Deutsche Bank’s new London headquarters is being sold after having its price cut significantly, a disposal that lays bare the impact rising rates have had on commercial property prices.
Lendlease, the Australian developer which previously redeveloped the capital’s Elephant and Castle neighbourhood, has struck an agreement with UK landlord Landsec to buy 21 Moorfields, Deutsche’s City of London base, for £809mn.
The deal displays the chilling impact of rate rises and an expected recession on the market. Landsec was originally hoping to raise closer to £1bn from a sale, according to office agents in the capital, and 21 Moorfields was valued at almost £900mn as recently as March this year.
Since then, rising rates and inflation have added to the costs facing investors and developers and seen the market seize up.
“It’s a large-scale deal [but] 12 months ago [21 Moorfields] would have been a lot pricier, let’s put it that way,” said James Beckham, head of central London investment at estate agent CBRE.
The office block is not scheduled to be completed until early next year, and Landsec will finish the development before handing it on. The company estimates it will have ultimately turned a profit of £145mn on 21 Moorfields once the sale completes in the coming weeks.
Even at a discount, the deal is welcome evidence for property agents and investors in London that a step-up in costs has not completely killed the market.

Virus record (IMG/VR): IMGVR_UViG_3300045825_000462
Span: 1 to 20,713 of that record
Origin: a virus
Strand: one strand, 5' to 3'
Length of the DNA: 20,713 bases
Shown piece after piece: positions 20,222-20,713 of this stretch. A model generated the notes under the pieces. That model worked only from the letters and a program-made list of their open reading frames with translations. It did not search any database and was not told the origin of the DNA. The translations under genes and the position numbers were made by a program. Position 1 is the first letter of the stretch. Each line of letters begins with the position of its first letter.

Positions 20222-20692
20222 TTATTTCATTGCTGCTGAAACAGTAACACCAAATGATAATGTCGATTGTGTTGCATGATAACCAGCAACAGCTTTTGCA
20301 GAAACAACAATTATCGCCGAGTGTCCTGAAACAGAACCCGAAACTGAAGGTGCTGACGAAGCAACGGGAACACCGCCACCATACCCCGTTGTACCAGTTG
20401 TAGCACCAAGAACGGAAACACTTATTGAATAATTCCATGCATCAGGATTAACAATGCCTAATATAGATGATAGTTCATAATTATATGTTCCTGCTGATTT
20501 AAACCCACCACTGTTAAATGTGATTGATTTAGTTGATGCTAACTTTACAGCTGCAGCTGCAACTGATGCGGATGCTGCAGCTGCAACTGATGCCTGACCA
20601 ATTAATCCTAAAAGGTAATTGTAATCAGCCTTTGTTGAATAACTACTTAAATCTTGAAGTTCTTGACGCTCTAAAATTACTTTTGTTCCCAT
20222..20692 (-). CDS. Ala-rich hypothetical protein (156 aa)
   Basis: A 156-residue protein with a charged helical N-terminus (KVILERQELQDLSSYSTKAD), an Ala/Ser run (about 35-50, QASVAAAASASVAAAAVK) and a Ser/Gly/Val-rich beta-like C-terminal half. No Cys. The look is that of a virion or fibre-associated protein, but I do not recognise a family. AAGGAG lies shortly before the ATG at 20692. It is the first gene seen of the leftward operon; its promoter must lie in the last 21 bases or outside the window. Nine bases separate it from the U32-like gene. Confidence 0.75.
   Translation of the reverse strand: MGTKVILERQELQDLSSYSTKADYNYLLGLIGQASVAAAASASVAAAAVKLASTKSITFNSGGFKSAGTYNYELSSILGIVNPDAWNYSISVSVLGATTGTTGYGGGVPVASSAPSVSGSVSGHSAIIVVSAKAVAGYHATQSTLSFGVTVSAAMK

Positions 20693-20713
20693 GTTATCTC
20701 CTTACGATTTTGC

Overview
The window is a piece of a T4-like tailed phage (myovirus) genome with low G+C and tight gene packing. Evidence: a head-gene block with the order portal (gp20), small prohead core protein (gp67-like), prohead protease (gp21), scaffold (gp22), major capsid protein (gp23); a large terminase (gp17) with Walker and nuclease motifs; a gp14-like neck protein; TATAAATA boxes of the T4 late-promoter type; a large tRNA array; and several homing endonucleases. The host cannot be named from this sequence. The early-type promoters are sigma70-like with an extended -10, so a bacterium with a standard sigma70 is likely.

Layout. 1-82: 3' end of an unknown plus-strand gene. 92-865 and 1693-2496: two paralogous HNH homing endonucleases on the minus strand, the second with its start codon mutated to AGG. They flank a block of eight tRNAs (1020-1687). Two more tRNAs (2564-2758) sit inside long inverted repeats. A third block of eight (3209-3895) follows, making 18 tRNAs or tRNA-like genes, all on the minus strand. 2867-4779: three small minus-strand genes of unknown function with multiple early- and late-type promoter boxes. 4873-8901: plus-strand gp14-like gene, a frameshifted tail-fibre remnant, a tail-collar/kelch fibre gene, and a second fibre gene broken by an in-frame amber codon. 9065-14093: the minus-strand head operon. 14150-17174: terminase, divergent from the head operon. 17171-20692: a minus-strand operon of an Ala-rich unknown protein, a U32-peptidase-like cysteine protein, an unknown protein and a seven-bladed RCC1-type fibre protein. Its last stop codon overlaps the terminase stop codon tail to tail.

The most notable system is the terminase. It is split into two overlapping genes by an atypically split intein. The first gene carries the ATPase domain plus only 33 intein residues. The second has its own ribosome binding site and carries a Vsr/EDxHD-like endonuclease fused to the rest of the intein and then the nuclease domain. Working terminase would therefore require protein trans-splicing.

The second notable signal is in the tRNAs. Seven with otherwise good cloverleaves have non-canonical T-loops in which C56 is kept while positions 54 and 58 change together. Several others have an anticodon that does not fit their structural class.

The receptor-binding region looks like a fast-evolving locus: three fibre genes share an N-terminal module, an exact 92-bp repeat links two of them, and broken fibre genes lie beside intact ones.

“[The] investment in the City of London reflects the global appetite for premium and sustainable office assets in the world’s key gateway cities,” said Neil Martin, European chief executive of Lendlease.
Landsec chief executive Mark Allan signalled his intention to sell off London offices in order to trim a debt pile of around £4bn and reinvest in development projects in an interview with the Financial Times earlier this year.
Beyond a smattering of deals, the London office market is moving slowly, said Beckham. A similar impact has been felt across commercial real estate sectors, with activity stalling in recent months as many sellers opt to withdraw buildings from the market rather than accept lower prices.
Where deals are being struck, discounts are the norm.
Last week Prologis, the world’s biggest warehouse owner, struck the purchase of a portfolio of last-mile logistics facilities in Europe from real estate investment manager MARK, for €1.6bn.
MARK had originally sought more for the portfolio but, according to the company’s boss Marcus Meijer, it opted to sell directly to Prologis at a discount rather than launch a long competitive process against an unstable geopolitical and economic backdrop.
“It would have taken well into the latter half of this year to get a good price [from a competitive process], and no one knows how the Ukraine situation will unfold,” he said.